"Statistical unit is necessary not only for the collection of data, but also for the interpretation and presentation". Explain the statement.
1. “Statistical unit is necessary not only for the collection of data, but also for the interpretation and presentation”. Explain the statement.
Solution: Statistics may be defined as the science of collection, presentation analysis and interpretation of numerical data from the logical analysis.
The word ‘statistic’ is used to refer to
- Numerical facts, such as the number of people living in particular area.
- The study of ways of collecting, analyzing and interpreting the facts.
Statistics is the study of the collection, organization, analysis, interpretation and presentation of data. It deals with all aspects of data, including the planning of data collection in terms of the design of surveys and experiments.
The word statistics, when referring to the scientific discipline, is singular, as in "Statistics is an art." This should not be confused with the word statistic, referring to a quantity (such as mean or median) calculated from a set of data, whose plural is statistics ("this statistic seems wrong" or "these statistics are misleading").
The plural sense of statistics means some sort of statistical data. When it means statistical data, it refers to numerical description of quantitative aspects of things, These descriptions may take the form of counts or measurements. For example, statistics of students of a college include count of the number of students, and separate counts of number of various kinds as such, male and females, married and unmarried, or undergraduates and post-graduates. They may also include such measurements as their heights and weights.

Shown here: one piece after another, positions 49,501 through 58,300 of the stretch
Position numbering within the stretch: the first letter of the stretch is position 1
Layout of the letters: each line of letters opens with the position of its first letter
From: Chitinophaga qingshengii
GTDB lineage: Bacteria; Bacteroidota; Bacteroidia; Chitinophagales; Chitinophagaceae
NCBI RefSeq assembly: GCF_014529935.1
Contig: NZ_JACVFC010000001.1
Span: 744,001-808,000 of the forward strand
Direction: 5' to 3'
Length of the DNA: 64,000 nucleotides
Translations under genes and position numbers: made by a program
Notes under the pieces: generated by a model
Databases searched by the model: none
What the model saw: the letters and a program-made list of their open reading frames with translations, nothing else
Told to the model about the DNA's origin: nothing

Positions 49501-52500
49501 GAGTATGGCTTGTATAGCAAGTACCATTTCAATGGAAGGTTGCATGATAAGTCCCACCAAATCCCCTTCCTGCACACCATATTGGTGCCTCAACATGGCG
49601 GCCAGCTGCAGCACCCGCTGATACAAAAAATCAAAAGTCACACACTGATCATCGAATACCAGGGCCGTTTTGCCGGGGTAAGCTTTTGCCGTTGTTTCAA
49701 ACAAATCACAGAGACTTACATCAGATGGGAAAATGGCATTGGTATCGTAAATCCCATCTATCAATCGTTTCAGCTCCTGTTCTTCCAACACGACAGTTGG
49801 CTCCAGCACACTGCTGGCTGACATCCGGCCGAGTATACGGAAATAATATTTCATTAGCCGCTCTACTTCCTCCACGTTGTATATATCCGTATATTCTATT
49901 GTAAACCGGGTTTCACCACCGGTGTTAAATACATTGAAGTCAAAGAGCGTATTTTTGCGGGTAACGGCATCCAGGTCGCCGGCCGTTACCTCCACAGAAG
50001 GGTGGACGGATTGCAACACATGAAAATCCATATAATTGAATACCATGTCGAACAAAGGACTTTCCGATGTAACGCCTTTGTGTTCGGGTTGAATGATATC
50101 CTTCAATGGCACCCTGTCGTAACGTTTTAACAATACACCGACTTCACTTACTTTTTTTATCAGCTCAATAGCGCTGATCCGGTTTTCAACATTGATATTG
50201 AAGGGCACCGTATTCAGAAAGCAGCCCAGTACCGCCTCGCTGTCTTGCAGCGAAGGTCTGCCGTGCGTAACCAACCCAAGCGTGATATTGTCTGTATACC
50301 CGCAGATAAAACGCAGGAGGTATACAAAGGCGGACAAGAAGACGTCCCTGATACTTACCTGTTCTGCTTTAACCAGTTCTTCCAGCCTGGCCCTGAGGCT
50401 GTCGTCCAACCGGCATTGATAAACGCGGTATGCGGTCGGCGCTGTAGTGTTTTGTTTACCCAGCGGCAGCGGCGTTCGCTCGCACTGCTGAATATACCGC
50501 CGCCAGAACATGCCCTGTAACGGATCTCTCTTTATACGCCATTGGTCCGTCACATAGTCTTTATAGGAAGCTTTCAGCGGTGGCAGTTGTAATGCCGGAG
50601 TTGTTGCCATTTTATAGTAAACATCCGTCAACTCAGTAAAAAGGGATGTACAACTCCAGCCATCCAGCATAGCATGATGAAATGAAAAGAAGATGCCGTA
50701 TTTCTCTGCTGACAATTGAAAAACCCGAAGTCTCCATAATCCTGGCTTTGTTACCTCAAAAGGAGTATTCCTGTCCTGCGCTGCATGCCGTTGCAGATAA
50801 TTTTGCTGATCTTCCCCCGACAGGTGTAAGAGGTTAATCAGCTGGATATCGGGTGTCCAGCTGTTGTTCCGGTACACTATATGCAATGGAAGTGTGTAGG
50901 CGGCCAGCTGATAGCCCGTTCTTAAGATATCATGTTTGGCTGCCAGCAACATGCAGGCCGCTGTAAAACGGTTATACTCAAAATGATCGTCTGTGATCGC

The large volume of numerical information (or data) gives rise to the need for systematic methods which can be used to collect, organise or classify, present, analyse and interpret the information effectively for the purpose of making wise decisions. Statistical methods include all those devices of analysis and synthesis by means of which statistical data are systematically collected and used to explain or describe a given phenomena.
Statistical unit is necessary not only for the collection of data, but also for the interpretation and presentation. According to this statement there are four stages: